Week 6: My First Invention
This past week, we had the opportunity to use Fusion 360 software to print our first creation. We had spent the past week playing around with different tutorials and exploring the different aspects of the software. After messing around for a few hours, many of us were able to produce metal bolts, headphones, and other practical devices. During class, I took the principle of building upon what already exists and decided it may be most feasible for me to build off the metal built I had made in my tutorial. I spent about 30 minutes thinking about all the different modifications I could make for the object and then as I played around, I remembered a design I had seen on Thingiverse. I thought about extending the different walls on the bolt to create a makeshift grocery bag carrier!
Making the Thing
Going through the different aspects of the software, I was thinking about the different ways I could make this product. I finally decided to use the ‘modify’ tool to expand the walls of each side of the bolt to become beams of greater length. By making these beams, I figured they could support the weight of grocery bags hung onto them. However, as I began making the various aspects of the grocery bag carrier, I found that I also needed something additional as a ‘hook’ like aspect. One of the assistants in our 3D lab provided me with some great insight (collaboration is ALWAYS welcome) and I ended up adding some protruding ends to the beams. With some consideration of the actual strength of the object and a little recollection of physics-force diagrams from high school, I came up with this thing!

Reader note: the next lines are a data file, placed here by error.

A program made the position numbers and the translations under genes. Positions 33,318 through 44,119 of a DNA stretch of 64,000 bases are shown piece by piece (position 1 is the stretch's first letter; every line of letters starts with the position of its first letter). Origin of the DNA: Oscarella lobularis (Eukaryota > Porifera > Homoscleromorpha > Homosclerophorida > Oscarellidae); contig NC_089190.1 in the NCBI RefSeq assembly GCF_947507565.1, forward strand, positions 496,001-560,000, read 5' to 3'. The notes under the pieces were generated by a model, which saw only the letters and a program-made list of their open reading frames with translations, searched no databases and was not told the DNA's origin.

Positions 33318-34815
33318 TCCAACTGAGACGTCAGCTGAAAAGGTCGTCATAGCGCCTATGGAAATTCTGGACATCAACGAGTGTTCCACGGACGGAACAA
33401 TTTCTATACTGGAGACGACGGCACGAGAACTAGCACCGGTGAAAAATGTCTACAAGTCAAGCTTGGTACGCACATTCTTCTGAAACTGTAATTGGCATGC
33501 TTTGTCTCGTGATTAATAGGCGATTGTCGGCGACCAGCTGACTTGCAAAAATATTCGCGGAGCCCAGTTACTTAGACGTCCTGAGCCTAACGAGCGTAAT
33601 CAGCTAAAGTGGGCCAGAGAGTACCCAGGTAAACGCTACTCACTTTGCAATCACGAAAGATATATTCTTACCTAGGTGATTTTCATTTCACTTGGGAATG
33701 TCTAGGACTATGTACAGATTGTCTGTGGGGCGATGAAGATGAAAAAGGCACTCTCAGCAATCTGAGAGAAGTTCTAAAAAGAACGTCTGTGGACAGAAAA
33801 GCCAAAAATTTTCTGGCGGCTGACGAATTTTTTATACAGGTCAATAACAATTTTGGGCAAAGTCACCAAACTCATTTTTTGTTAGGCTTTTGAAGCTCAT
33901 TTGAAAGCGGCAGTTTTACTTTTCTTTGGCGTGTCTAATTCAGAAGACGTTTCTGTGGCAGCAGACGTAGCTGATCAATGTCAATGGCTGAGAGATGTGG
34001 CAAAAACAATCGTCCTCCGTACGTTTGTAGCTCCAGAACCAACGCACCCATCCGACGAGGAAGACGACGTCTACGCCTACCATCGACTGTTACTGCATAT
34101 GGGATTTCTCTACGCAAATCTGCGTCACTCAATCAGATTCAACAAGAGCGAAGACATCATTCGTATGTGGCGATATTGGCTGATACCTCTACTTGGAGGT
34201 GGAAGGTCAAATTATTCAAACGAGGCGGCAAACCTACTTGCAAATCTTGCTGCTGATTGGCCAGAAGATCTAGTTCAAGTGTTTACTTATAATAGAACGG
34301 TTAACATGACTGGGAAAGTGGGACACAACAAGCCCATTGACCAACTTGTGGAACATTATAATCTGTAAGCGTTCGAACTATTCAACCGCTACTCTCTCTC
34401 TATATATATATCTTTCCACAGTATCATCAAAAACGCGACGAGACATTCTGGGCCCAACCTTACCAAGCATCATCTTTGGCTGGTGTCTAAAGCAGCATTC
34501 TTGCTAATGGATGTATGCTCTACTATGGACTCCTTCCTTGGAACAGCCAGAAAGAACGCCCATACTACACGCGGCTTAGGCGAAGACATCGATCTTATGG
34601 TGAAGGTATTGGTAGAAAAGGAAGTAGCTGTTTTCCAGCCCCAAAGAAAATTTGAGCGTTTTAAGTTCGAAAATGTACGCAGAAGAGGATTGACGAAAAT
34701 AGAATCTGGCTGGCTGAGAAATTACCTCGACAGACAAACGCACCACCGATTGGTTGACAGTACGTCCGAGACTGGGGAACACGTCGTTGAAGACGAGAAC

What Will I Make Now?
I feel MUCH more comfortable with the Fusion 360 software now and I feel much more capable of creating an object from scratch. I’m still learning about the different nuances of the software, but I feel confident in my ability to create a relatively simple object and modify it to meet certain specifications. I have thought of some interesting product ideas, but I think the greatest challenge will be scaling the object in this software to ensure that what I think of in my head actually fits the needs I see in reality. Knowing how dimensions in a software translate into dimensions in real-life and then taking into consideration the potential error of the actual 3D printer itself is a very iterative and integrated process. I’m learning now that product development using additive manufacturing processes may require patience and dealing with frustration at times, but I’m excited to see all of the different ideas I may come up with!